Ontario Boosts Lightweight Wine Bottles

Retail regulations prompt suppliers to weigh in; glass still dominates despite alternatives

by Peter Mitham
verallia lightweight bottles
Guidelines from the Liquor Control Board of Ontario stipulate that wine priced below $15 per bottle should be packaged in bottles that weigh no more than 420 grams. Photo source: Verallia
Toronto, Ontario—Ontario’s move to make sales of wine and other alcoholic beverages more environmentally friendly is setting the pace for packaging suppliers across North America. The government-owned Liquor Control Board of Ontario (LCBO), the world’s single-largest buyer of wine, adopted guidelines last year stipulating that wine priced below $15 per bottle should be packaged in bottles weighing no more than 420 grams (14.8 ounces), while case weights for all products should not exceed 18.9 kilograms (41.7 pounds).

Wines listed at $15 and less per bottle represent 77.4% of wines sold by the LCBO, and the majority of the 80 million wine bottles it handles each year. Bottles average about 500 grams, although one monster weighs 900 grams.

“It’s where we want to go,” Chris Layton, media relations coordinator for the LCBO, told Wines & Vines, noting the standard has yet to become mandatory. “In order to get purchased by the LCBO, they don’t have to meet that glass weight, but this is a standard that we feel is reasonable, attainable.…It’s do-able.”

The large number of wineries selling to the LCBO means a date for full-scale adoption of the new packaging standard hasn’t been set, but wineries such as Beamsville, Ontario’s 18,000-case Malivoire Wine Co. as well as several from the Southern Hemisphere are already providing their cheaper wines in bottles weighing as little as 350 grams. (Malivoire’s average bottle price remains $20, according to WinesVinesDATA.)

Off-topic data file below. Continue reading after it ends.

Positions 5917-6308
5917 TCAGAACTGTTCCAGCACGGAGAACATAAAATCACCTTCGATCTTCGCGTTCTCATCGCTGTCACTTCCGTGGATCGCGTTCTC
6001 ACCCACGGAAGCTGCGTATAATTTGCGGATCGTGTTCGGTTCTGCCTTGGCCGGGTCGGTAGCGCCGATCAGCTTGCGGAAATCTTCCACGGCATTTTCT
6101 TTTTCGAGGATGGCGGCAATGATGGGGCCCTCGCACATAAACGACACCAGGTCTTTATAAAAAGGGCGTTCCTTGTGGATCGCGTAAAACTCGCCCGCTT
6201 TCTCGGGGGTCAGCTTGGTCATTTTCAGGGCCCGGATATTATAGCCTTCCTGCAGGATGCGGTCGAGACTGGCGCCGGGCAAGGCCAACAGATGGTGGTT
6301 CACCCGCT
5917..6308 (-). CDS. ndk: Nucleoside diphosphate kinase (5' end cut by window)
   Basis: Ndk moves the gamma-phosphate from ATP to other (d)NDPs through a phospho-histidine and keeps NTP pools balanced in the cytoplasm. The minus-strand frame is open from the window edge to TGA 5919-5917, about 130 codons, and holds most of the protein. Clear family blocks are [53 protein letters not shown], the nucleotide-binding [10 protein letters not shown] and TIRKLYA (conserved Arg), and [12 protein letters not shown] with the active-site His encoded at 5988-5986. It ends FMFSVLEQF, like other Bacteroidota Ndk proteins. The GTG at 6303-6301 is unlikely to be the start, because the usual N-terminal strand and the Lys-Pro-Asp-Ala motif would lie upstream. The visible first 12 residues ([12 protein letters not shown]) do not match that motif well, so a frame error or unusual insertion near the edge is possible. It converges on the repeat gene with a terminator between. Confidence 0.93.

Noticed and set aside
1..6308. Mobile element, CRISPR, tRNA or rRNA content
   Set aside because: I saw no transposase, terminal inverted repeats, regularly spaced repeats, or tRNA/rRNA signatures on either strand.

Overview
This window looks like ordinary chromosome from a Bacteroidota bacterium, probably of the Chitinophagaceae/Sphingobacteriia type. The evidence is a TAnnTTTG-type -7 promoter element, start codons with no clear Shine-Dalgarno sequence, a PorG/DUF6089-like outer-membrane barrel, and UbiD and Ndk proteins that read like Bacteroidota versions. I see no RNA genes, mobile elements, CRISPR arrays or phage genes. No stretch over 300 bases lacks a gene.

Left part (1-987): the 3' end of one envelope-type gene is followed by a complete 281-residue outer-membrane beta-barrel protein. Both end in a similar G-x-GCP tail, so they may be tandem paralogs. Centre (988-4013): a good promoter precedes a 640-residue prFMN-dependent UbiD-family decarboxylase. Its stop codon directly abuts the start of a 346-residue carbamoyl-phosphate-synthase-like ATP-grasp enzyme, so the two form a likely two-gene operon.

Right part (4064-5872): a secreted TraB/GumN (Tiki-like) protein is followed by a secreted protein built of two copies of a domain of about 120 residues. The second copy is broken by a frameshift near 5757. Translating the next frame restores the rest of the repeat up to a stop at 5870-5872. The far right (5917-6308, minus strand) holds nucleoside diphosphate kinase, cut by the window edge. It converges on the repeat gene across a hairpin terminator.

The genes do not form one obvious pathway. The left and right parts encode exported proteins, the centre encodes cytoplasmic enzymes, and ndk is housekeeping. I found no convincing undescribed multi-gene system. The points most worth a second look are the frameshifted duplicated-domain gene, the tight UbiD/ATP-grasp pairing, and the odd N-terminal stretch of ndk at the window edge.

Malivoire made the shift three years ago, recognizing that transportation costs and greenhouse gas emissions could be cut by using lightweight bottles. Its cases now weigh two kilograms (4.4 pounds) less than before the lighter bottles were adopted.

“All it did was add shipping costs and fuel usage when it came into the country, and when we shipped it from the winery to the customer,” said Ernie Kerst, general manager of Malivoire. “There just was no sense in us shipping glass everywhere. So we went with the lighter weight bottle.”

Kerst reckons that 45% of the winery’s production, including its basic red and white blends, is now bottled in the lightweight package.

Suppliers on board

Several bottle suppliers also are touting the move as a fit with products they’ve been introducing. While lightweight bottles have seen significant uptake in recent years thanks to the interest of wineries such as Malivoire and a heightened environmental consciousness among the producers themselves (see “Looking Again at Glass,” Wines & Vines, March 2011), Verallia (formerly known as Saint-Gobain) redesigned two of its lightweight ECO-series bottles to meet the LCBO specifications.

Its ECO Impulse bottle, for use with natural and synthetic cork and Stelvin screwcap closures, have been redesigned for Canada and check in at 14.5 ounces—2.25 ounces less than the original design.

“We were pleased to get ahead of LCBO’s timeline by creating two bottles that already meet the lighter weight standard,” Bob Parise, vice president, sales and marketing for Verallia’s Wine Sector, said in a statement.

The latest move by the LCBO builds on a foundation laid in 2005, when the government’s liquor retailer committed to reducing the amount of packaging its uses. An initial commitment to reduce the volume of waste being sent to landfills by 10 million kilograms was reached in 2007, two years ahead of schedule, primarily through favoring products in alternative, non-glass packaging, such as French Rabbit in TetraPaks and PET bottles of Wolf Blass’ Bilyara Reserve wines and Artisan Wine Co.’s Painted Turtle wines (see “Northwest Winery Goes Plastic,” Wines & Vines, May 2008).

Still, sales of wine, beer and spirits in alternative packaging through LCBO stores remains a fraction of the approximately $4.3 billion in sales the retailer rings up annually. While plastic has been a viable option for spirits, and aluminum cans have gained ground among beer drinkers, wine aficionados remain fixed on glass.

“As a result we’re focusing now on lightweight glass with our environmental strategy,” Layton said.

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